30 years. 135 missions. No more. Early Thursday morning, the Space Shuttle Atlantis landed on the runway at Cape Canaveral, Florida, marking the end of the shuttle program. I know the event was televised, but it seems like it didn't get the coverage or attention it deserved. And even though I'm writing about it, I didn't watch, and wasn't really aware of the landing time.
I am writing about it, though, because the Space Shuttle program and era represented a big part of my life. The shuttle orbiters were built at Air Force Plant 42 in Palmdale, not much more than a mile from the house I grew up in. The first shuttle, Enterprise, never made it to space, but it was the one that was built to practice landings, flying over the Antelope Valley, piggybacked on top of a specially-modified Boeing 747. My dad was alive then, and he would make it a point to watch as many of the test flights with me as possible. He also got to see the first Shuttle launch, but died about about a month before the second.
The other orbiters—Columbia, Challenger, Discovery, Atlantis, and Endeavour—were all built in Palmdale, and rolled to Edwards Air Force Base before their maiden voyages from Florida. Thousands, and in some cases hundreds of thousands of people would go out in the desert to watch the landings. I got to witness one of them.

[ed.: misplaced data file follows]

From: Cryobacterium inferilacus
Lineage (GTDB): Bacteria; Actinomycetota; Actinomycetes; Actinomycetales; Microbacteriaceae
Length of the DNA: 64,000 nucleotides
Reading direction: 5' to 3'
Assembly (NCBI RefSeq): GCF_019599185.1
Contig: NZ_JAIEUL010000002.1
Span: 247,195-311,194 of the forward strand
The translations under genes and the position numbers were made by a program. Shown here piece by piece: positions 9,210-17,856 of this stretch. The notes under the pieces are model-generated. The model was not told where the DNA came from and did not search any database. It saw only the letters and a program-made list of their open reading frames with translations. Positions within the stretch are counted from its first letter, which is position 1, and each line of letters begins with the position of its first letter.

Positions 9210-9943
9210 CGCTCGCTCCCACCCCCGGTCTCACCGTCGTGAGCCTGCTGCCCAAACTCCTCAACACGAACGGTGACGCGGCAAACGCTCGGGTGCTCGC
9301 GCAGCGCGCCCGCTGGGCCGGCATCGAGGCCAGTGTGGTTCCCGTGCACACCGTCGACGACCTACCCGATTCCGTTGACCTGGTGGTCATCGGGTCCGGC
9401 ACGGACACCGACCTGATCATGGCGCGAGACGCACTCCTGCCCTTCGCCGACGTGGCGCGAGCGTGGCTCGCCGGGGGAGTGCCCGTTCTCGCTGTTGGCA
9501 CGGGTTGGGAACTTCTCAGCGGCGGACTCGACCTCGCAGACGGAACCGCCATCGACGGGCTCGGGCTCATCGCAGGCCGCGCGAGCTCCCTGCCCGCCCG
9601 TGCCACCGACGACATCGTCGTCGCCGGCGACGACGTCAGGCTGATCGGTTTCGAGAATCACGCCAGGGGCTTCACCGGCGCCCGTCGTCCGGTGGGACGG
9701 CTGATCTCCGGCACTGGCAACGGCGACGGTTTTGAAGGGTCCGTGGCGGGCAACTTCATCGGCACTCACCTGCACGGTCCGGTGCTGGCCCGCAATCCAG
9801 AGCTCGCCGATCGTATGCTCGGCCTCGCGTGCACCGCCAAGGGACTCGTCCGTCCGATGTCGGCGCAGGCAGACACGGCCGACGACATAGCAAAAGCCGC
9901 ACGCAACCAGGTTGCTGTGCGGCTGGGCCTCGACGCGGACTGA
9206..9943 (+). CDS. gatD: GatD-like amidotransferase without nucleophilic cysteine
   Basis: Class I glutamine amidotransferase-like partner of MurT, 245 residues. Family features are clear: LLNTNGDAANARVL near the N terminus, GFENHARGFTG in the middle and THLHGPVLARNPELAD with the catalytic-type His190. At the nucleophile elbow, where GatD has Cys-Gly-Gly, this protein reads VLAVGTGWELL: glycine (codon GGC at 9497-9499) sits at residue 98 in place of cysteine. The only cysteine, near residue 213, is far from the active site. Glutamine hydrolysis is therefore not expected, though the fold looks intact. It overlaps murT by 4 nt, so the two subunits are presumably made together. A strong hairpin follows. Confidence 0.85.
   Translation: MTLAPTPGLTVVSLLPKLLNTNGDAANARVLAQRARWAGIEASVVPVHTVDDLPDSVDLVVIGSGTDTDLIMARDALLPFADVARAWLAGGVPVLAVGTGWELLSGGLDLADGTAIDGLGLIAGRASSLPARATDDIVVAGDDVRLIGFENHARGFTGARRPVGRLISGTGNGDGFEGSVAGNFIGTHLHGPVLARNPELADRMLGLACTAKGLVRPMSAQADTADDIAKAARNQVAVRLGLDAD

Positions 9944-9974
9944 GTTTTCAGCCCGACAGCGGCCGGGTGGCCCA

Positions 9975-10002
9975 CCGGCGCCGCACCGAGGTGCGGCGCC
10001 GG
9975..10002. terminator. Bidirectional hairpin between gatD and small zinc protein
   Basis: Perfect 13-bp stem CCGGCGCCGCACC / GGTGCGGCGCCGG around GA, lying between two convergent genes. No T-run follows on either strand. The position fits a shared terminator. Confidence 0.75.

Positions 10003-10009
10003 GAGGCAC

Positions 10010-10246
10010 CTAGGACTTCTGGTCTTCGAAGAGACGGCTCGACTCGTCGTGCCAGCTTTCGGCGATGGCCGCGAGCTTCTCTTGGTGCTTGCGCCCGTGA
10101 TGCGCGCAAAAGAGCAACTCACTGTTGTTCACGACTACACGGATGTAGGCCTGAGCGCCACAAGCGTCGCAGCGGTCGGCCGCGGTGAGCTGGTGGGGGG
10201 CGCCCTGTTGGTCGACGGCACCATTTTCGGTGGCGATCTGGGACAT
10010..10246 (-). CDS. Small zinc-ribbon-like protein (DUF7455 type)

I think for just about everyone, the Challenger explosion was a “I remember where I was” moment. For me, I was in class at Chico State, and when our class ended, and the next group was filing in, there were whispers about it. I ran back to the TV lounge in the dorm, and couldn't believe what I was seeing.
If you are slightly older than I am, the American space program represented everything that technology and knowhow had to offer (Remember Apollo 13?). After the Challenger disaster, and it was revealed that it was too cold to launch on that January day in 1986 (and a lot of people knew it), NASA's credibility was destroyed. The Columbia, disintegrating during re-entry and killing all seven on board in 2003, probably should have been the end of the shuttle program right there, or at least NASA as an organization.
In Palmdale and Lancaster, the streets that were used to roll the shuttle to Edwards are now named Challenger Way and Columbia Way, and in both cities, there are lots of shuttle artifacts and murals.
You can blame the ending of the shuttle program on the George W. Bush administration of course, but to be fair, there was supposed to be a replacement program in place. Bush wanted to return to the moon by 2020, but that program was canceled. Commercial space flight may be next, with NASA still in the mix, but right now, the only way to get into space, is to pay the Russians, at a cost of about 63 million dollars a ride. Yikes.
So to the over 300 astronauts and crew who flew shuttle missions, and to those on the ground who made them possible, thanks for a memorable 30 years. I don't know if I should say “Live long and prosper”, or “To infinity, and beyond!”.